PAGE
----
My front yard was more purple than green- not a good sign.
Creeping Charlie, a low growing ivy like weed with lilac flowers, left his mark like a gang member tagging his turf. Except his turf was literally my turf- my lawn. I had no one to blame but myself.
I had perennial flowers tunnel vision.
When I first became a solo homeowner, the grass was a green carpet and mostly the same plant contributed to that effect. I thought it just grew that way. Sure, I’d mow it, but how tough was it to keep a lawn green? Somehow I overlooked the fleet of TruGreen vans prowling the neighborhood while on my way to Countryside Nursery for coral-bells and bypassed the sacks of Scotts Steps 1-4 when I shopped for gardening gloves at Ace Hardware. While I planted a bed of carnations in the backyard, crabgrass proliferated in the front yard. Creeping Charlie profited from my inattentiveness.
I rebranded my lawn.
Eventually the mostly green front yard became less so. I researched strategies to restore a respectable lawn and quickly became overwhelmed by services and chemicals for purchase. I stumbled onto an organic site recommending the old fashioned pull the invaders out method or resign yourself to a diversified lawn. I did both. Somehow the term “diversified” swayed me. My lawn wasn’t neglected. It was diversified. Diversity is creative and exciting. My diversified lawn became home to violets, daisy bells, and clover. Violets seemed innocent enough and the daisy bells lent a meadow nuance. So I let them be. I couldn’t muster a vendetta against clover. As a kid I’d tie the pliable stems into crowns and bracelets and pretend I was Zsa Zsa Gabor. (Not the best role model.) I committed to digging out dandelions. Their milky stalks with puffy seed heads rose haughtily above the grass with a self-confidence I resented. My diversified lawn flourished. Creeping Charlie capitalized on my broad-minded stance.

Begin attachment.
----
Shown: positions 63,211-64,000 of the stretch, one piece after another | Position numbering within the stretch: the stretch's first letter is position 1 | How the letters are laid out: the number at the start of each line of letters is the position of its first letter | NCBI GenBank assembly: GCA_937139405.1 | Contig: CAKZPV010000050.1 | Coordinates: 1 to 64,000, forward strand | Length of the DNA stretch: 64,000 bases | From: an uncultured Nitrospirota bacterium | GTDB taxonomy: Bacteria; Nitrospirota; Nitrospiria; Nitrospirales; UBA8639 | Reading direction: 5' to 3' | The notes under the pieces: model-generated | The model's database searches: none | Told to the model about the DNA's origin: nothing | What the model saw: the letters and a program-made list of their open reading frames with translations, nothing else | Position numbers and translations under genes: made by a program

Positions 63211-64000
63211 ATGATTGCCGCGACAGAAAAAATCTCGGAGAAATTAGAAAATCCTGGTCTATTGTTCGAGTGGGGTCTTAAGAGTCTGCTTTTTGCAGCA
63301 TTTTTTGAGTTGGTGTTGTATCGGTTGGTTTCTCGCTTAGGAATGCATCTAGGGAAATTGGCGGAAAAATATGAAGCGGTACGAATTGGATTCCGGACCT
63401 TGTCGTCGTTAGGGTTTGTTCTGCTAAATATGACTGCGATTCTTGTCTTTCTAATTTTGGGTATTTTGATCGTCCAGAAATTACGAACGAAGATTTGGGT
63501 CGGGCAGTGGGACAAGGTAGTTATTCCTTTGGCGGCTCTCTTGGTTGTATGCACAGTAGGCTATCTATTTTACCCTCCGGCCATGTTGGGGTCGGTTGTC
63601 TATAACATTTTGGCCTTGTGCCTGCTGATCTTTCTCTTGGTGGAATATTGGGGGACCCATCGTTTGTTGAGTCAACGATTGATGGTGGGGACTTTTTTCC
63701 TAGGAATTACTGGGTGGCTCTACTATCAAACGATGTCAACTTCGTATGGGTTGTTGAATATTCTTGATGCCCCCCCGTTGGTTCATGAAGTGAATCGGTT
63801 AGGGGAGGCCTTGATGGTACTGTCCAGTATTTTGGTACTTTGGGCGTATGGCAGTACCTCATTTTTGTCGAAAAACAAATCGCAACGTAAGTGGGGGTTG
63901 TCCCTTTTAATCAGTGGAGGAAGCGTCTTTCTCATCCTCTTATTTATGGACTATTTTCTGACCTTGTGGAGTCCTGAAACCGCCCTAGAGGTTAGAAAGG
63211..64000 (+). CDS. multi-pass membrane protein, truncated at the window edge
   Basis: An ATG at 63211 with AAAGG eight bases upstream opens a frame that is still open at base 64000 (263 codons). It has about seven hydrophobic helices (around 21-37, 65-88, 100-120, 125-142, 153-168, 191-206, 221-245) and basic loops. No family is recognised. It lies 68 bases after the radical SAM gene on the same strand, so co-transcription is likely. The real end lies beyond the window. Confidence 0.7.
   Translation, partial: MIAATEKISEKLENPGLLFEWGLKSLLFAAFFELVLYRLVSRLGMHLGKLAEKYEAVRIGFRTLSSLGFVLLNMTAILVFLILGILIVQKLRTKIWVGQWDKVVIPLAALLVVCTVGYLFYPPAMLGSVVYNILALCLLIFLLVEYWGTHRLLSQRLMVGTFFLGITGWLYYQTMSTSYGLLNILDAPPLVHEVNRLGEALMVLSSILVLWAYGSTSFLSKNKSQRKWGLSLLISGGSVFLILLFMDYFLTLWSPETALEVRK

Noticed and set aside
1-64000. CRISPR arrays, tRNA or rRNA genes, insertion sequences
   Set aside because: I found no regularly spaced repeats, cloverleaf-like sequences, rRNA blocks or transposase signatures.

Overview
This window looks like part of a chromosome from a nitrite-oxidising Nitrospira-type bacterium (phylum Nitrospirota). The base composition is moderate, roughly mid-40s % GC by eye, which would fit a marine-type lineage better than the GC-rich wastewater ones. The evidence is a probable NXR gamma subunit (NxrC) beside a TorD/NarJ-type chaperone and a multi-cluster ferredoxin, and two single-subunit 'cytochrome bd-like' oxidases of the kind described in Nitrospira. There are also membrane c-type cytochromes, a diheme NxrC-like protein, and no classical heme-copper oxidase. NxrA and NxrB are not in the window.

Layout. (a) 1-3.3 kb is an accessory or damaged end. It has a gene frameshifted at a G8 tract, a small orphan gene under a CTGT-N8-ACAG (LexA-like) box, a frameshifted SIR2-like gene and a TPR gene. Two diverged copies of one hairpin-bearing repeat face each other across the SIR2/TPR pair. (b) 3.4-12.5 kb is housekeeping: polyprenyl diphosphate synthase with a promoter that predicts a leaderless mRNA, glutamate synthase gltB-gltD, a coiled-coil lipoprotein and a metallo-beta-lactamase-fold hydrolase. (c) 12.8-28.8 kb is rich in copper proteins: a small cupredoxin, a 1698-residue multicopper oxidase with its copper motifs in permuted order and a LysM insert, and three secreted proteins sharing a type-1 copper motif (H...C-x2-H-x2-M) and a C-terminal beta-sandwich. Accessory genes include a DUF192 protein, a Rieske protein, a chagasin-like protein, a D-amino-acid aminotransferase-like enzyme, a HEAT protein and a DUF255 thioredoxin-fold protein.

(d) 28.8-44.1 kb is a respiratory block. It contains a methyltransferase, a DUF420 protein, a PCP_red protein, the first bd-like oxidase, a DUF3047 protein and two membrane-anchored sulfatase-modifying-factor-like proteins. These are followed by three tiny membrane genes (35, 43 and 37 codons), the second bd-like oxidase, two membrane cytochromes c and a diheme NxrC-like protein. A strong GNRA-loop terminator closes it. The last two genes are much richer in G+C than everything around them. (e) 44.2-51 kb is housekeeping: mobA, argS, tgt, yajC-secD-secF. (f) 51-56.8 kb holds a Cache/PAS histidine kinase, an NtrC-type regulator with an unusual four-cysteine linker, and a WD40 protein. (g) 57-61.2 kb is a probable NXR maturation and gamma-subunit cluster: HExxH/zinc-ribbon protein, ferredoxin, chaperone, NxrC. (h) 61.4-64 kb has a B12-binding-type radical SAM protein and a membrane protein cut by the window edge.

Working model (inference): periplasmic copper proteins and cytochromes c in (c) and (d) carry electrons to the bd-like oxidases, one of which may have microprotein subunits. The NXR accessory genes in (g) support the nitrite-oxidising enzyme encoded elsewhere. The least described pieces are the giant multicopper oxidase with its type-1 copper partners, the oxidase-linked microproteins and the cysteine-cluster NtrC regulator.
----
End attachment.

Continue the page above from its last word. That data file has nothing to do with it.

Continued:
Hungry bee guilt weighed heavily.
On Facebook tucked among “Hack for Recycling Plastic Bottles into a Do It Yourself Life-support System”, “Seventeen Ways to Surprise a Cat with a Cucumber”, and “Easy Crockpot Curry” I found an article about starving bees. (An aside here, I wouldn’t recommend the Recycled Life-support System unless you are seriously ill on a deserted island with a litter problem. Zucchinis work as well as cucumbers with cats. Allow thirty minutes to round up the cardamom, garam masala, and other spices needed for curry.) The “Starving Bees” slideshow featured the self-confident dandelion as the earliest spring flower providing food to bees. By giving dandelions the heave-ho, I contributed to the bees’ hunger plight. Bees were vital to the quality of our lives- they pollinated crops, they produced wax, they provided a key ingredient for Honey Smacks! Defeated by research I gave dandelions a pass. Creeping Charlie exploited my noble intentions.
While trimming my backyard hydrangeas I think about my weedy front lawn. A weed by definition is a “plant that is growing where it is not wanted.” A change in my attitude puts this issue to rest. My front yard is a diversified bee haven. This is what I want. This is my Zen.
So I have a mostly purple and yellow lawn- a good sign.
6 thoughts on “Lawn Zen”
Beauty is in the eye of the beholder and your yard sounds beautiful (and colorful)!
Sent from my iPad
Especially if the eye belongs to a bee! Thanks!
I think my backyard neighbors eye my lawn resentfully as the dandelion seeds waft on the breeze from my yard to land in their manicured, chemically-ladened, emerald green grass. 😂
Chalk one up for the bees!
I have an orange and yellow back yard which is carpeted by wild Indian blanket flowers. I watch the butterflies and mockingbirds flit from blossom to blossom and congratulate myself for cultivating a natural setting.
The blanket flower that grows wild for you, I buy in quart containers at the nursery! I’m jealous!